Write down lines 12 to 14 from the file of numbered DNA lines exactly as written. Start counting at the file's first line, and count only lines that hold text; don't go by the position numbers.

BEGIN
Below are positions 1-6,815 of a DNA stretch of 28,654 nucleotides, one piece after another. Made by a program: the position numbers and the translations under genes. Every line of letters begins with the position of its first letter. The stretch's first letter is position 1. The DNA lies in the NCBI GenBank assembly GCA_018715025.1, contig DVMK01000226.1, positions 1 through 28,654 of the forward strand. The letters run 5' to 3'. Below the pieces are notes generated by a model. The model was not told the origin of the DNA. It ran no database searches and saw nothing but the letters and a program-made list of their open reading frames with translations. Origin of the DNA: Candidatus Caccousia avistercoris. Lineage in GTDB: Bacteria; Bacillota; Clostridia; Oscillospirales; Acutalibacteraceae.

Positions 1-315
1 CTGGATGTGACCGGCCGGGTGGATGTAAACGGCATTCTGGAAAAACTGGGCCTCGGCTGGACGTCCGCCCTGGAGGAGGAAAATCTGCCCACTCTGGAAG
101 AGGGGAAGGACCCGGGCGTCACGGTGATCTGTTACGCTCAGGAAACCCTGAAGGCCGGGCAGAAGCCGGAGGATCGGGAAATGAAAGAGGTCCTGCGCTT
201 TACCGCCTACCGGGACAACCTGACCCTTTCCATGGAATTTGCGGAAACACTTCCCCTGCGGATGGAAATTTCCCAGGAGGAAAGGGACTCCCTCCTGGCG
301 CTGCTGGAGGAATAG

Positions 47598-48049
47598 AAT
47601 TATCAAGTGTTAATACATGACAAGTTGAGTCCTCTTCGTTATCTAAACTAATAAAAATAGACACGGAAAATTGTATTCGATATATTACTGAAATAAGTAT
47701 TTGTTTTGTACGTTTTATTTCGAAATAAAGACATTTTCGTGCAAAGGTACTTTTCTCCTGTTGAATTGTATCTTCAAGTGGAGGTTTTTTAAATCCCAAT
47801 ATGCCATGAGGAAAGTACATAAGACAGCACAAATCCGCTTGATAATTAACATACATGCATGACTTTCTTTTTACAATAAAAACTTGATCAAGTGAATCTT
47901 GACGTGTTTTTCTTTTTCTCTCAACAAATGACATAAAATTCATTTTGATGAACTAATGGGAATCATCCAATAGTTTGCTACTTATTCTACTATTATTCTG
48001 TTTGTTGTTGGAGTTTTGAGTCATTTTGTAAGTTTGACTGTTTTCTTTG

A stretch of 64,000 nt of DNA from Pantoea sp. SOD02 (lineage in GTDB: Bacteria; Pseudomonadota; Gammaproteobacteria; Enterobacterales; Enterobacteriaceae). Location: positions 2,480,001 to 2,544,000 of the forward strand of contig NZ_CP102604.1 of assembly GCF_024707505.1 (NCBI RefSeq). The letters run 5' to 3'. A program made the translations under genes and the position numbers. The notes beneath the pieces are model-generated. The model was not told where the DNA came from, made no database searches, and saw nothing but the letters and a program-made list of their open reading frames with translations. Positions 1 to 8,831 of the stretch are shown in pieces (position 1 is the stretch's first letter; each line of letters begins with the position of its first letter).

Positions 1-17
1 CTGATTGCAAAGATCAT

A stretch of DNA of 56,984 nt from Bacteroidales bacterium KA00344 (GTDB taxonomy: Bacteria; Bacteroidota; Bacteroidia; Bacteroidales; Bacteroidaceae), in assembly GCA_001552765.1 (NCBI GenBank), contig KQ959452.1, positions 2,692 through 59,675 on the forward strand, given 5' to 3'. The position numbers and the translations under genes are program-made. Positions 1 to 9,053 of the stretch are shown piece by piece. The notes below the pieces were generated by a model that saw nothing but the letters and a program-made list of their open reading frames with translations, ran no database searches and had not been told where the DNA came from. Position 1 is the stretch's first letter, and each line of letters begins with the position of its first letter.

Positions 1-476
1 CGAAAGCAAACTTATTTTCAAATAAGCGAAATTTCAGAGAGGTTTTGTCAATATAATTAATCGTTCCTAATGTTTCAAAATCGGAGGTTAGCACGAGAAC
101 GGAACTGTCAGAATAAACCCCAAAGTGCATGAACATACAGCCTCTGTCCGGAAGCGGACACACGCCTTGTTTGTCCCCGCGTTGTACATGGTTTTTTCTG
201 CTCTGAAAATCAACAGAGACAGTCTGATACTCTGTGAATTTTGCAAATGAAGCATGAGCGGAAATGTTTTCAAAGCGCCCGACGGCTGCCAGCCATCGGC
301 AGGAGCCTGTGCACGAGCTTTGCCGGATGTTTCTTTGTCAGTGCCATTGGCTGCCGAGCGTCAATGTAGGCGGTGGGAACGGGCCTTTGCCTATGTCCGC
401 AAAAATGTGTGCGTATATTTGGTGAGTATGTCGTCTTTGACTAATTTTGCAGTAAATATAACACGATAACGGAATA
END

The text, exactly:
47901 GACGTGTTTTTCTTTTTCTCTCAACAAATGACATAAAATTCATTTTGATGAACTAATGGGAATCATCCAATAGTTTGCTACTTATTCTACTATTATTCTG
48001 TTTGTTGTTGGAGTTTTGAGTCATTTTGTAAGTTTGACTGTTTTCTTTG

A stretch of 64,000 nt of DNA from Pantoea sp. SOD02 (lineage in GTDB: Bacteria; Pseudomonadota; Gammaproteobacteria; Enterobacterales; Enterobacteriaceae). Location: positions 2,480,001 to 2,544,000 of the forward strand of contig NZ_CP102604.1 of assembly GCF_024707505.1 (NCBI RefSeq). The letters run 5' to 3'. A program made the translations under genes and the position numbers. The notes beneath the pieces are model-generated. The model was not told where the DNA came from, made no database searches, and saw nothing but the letters and a program-made list of their open reading frames with translations. Positions 1 to 8,831 of the stretch are shown in pieces (position 1 is the stretch's first letter; each line of letters begins with the position of its first letter).